Planck length

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1 Planck length =
SI units
16.162×10−36 m 16.162×10−27 nm
Natural units
11.706 S 305.42×10−27 a0
US customary / Imperial units
53.025×10−36 ft 636.30×10−36 in

In physics, the Planck length, denoted P, is a unit of length, equal to 1.616199(97)×10−35 metres. It is a base unit in the system of Planck units, developed by physicist Max Planck. The Planck length can be defined from three fundamental physical constants: the speed of light in a vacuum, the Planck constant, and the gravitational constant.

Value

The Planck length $\ell_\text{P}$ is defined as

$\ell_\text{P} =\sqrt\frac{\hbar G}{c^3} \approx 1.616\;199 (97) \times 10^{-35} \mbox{ m}$

where $c$ is the speed of light in a vacuum, $G$ is the gravitational constant, and $\hbar$ is the reduced Planck constant. The two digits enclosed by parentheses are the estimated standard error associated with the reported numerical value.[1][2]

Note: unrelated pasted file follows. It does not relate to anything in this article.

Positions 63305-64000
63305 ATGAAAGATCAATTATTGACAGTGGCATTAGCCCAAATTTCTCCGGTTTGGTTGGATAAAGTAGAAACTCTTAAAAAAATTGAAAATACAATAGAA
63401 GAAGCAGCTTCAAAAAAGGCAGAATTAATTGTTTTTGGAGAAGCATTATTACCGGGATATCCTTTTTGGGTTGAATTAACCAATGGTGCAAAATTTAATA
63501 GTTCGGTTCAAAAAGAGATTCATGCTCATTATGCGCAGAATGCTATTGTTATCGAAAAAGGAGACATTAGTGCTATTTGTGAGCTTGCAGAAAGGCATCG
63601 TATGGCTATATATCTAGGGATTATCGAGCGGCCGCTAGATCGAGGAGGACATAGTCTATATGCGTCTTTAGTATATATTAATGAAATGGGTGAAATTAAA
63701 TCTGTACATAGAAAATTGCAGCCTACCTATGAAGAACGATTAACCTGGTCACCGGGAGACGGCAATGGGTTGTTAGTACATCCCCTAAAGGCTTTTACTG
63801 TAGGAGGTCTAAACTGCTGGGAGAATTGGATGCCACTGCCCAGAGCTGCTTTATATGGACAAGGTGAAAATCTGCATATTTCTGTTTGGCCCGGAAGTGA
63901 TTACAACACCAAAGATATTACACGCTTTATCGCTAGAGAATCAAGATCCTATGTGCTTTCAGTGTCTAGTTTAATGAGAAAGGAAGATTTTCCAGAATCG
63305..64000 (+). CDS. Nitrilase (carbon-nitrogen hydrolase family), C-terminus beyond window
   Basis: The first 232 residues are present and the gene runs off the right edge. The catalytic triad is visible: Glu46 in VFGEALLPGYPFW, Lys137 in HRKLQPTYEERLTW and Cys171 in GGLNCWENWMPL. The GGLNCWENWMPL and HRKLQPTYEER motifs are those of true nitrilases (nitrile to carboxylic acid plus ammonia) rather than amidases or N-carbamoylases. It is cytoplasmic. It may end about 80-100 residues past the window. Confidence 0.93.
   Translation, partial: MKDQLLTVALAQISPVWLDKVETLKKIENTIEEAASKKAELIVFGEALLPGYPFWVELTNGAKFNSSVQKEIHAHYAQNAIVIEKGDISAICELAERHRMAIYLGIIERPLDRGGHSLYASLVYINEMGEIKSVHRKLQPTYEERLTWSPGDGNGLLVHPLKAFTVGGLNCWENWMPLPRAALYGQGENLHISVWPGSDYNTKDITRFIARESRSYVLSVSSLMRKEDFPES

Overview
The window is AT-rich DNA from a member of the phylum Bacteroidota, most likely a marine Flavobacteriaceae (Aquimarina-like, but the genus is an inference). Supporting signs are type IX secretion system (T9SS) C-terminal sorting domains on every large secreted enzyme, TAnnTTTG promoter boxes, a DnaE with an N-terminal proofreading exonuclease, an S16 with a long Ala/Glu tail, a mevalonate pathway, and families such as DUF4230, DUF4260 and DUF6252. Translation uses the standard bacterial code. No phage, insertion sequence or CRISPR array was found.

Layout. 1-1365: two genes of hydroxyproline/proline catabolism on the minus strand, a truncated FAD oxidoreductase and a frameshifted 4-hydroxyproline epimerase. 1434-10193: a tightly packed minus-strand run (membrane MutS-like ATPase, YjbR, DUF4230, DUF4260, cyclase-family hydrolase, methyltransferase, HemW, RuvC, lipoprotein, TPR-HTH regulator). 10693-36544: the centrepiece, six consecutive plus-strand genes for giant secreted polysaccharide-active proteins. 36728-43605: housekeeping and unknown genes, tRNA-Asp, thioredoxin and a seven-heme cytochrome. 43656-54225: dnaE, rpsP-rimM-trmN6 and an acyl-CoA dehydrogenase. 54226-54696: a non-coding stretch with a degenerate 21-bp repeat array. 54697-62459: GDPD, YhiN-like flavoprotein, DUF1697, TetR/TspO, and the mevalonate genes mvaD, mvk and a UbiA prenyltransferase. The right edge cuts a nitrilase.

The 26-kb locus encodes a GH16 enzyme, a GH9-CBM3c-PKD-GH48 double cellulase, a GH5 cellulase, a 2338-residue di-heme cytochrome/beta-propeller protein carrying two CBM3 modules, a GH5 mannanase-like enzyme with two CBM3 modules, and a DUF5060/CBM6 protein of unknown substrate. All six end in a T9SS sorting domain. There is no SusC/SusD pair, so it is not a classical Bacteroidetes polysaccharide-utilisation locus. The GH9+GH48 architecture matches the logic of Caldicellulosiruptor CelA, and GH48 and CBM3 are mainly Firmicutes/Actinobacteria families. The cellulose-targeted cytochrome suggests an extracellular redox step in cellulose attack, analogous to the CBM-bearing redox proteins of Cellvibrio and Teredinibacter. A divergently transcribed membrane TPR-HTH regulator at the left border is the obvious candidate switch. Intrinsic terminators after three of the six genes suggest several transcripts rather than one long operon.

The Planck length is about 10−20 times the diameter of a proton, and thus is exceedingly small.

Simple dimensional analysis shows that the measurement of the position of physical objects with precision to the Planck length is problematic. Indeed, we will discuss the following thought experiment. Suppose we want to determine the position of an object using electromagnetic radiation, i.e., photons. The greater the energy of photons, the shorter their wavelength and the more accurate the measurement. If the photon has enough energy to measure objects the size of the Planck length, it would collapse into a black hole and the measurement would be impossible. Thus, the Planck length sets the fundamental limits on the accuracy of length measurement.

Theoretical significance